If it is true that the proposed amendment is not of much practical use to the opponents of same sex marriage, there's nothing left to say for it other than it is an over-reaching, somewhat irrational response, to the over-reaching, irrational efforts by the proponents of same-sex marriage to litigate their way around the democratic process. In that case, I don't approve of either the cause or the effect.

Wednesday, September 13, 2006

I guess you have to show up in person for these

On the daily e-mail of U.Va. stuff appears this:

September 13, 2006 | Daily Progress
The University of Virginia Health System will offer free prostate screenings from 7:45 a.m. to 10:30 a.m. Saturday.
(Not available online.)

On open access to the courts

This editorial in the Charlottesville takes on closed proceedings in circuit court, and commends the circuit court judge for opening records afterwards in the case of some students involved in an alleged school bomb plot.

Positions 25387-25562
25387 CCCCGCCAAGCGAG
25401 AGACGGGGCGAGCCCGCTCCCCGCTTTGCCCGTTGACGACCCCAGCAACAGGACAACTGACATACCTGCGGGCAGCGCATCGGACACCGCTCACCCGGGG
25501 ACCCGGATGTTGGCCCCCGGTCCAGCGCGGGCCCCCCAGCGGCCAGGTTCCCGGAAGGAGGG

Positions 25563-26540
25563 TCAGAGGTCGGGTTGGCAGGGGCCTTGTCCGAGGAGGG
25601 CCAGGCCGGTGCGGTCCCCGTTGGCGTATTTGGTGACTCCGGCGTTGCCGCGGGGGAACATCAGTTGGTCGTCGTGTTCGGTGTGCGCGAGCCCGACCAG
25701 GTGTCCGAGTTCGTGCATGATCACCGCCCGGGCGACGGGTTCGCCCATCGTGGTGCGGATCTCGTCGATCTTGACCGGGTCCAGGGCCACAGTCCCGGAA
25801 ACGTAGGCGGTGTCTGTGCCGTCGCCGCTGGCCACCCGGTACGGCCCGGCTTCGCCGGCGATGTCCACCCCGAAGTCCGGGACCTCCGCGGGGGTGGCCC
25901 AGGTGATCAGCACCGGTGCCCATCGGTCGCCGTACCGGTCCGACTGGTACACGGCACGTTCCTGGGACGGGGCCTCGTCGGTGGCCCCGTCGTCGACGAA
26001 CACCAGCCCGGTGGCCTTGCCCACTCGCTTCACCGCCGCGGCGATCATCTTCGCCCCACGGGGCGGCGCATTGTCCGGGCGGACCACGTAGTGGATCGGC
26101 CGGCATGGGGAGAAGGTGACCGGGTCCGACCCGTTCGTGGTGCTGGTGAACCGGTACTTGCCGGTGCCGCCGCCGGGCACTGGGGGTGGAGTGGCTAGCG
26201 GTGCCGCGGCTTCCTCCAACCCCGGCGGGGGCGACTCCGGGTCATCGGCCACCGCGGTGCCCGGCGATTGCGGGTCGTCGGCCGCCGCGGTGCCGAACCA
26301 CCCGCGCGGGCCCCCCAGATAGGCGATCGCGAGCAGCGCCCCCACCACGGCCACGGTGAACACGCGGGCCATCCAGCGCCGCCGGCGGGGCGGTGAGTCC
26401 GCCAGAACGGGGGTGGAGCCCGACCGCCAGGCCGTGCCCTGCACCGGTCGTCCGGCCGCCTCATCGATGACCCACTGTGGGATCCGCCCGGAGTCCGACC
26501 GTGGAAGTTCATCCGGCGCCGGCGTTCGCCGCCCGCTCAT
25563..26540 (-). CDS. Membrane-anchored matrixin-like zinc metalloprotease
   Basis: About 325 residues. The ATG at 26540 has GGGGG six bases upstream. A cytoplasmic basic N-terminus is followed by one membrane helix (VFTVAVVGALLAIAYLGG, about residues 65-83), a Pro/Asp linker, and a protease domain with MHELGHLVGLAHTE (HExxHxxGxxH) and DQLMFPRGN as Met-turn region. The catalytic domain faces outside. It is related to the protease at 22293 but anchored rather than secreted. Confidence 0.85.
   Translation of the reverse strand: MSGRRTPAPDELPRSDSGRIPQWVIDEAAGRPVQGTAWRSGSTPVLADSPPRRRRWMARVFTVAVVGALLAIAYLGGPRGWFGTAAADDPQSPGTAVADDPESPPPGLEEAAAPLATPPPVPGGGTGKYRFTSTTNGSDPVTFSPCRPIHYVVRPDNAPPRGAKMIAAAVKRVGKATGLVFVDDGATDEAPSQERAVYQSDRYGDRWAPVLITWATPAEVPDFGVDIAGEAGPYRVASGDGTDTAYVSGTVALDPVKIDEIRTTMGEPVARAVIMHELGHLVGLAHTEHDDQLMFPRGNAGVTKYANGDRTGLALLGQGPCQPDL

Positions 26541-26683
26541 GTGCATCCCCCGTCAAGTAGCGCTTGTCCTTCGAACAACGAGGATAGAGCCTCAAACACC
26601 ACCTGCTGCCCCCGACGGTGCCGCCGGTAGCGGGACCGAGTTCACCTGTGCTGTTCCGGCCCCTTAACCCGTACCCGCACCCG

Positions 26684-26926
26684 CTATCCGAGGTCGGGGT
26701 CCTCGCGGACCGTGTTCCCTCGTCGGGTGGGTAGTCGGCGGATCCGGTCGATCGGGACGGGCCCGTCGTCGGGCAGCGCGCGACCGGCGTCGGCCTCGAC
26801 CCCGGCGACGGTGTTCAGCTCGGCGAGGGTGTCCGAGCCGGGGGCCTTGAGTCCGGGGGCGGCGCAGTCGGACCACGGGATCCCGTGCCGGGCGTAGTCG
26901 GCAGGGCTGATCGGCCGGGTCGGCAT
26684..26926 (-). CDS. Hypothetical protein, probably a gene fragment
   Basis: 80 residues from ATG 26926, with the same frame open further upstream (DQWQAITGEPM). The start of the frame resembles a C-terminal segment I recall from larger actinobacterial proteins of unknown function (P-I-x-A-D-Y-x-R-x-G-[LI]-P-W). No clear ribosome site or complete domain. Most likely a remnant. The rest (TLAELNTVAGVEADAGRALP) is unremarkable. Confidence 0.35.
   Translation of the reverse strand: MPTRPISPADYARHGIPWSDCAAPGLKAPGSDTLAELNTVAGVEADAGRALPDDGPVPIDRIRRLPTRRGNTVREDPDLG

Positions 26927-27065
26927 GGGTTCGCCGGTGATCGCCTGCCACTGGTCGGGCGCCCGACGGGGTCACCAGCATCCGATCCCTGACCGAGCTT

Monday, September 11, 2006

On the Virginia Legal Review Committee

Somewhat in the manner of Wisconsin's Attorneys Against the Ban, opponents of the same-sex marriage amendment in Virginia have collected lawyer names for a Virginia Legal Review Committee.

Related to this effort, the website post a link to this brief from a D.C. law firm, speculating on the effects of the amendment on Virginia law. Arnold & Porter has previously evidenced its willingness to try to correct the backwardness of the Commonwealth, as in the case of the Commonwealth against Roger Keith Coleman, which resulted in litigation against the firm for defamation. Their most famous pro bono case was the representation of Clarence Earl Gideon before the U.S. Supreme Court by former Justice Fortas. The supervisor of the project does not appear to be a Virginia litigator or business or domestic relations or criminal defense lawyer, but that doesn't matter, I don't guess. Some of the names I recognize on the list certainly are Virginia lawyers with expertise in those areas.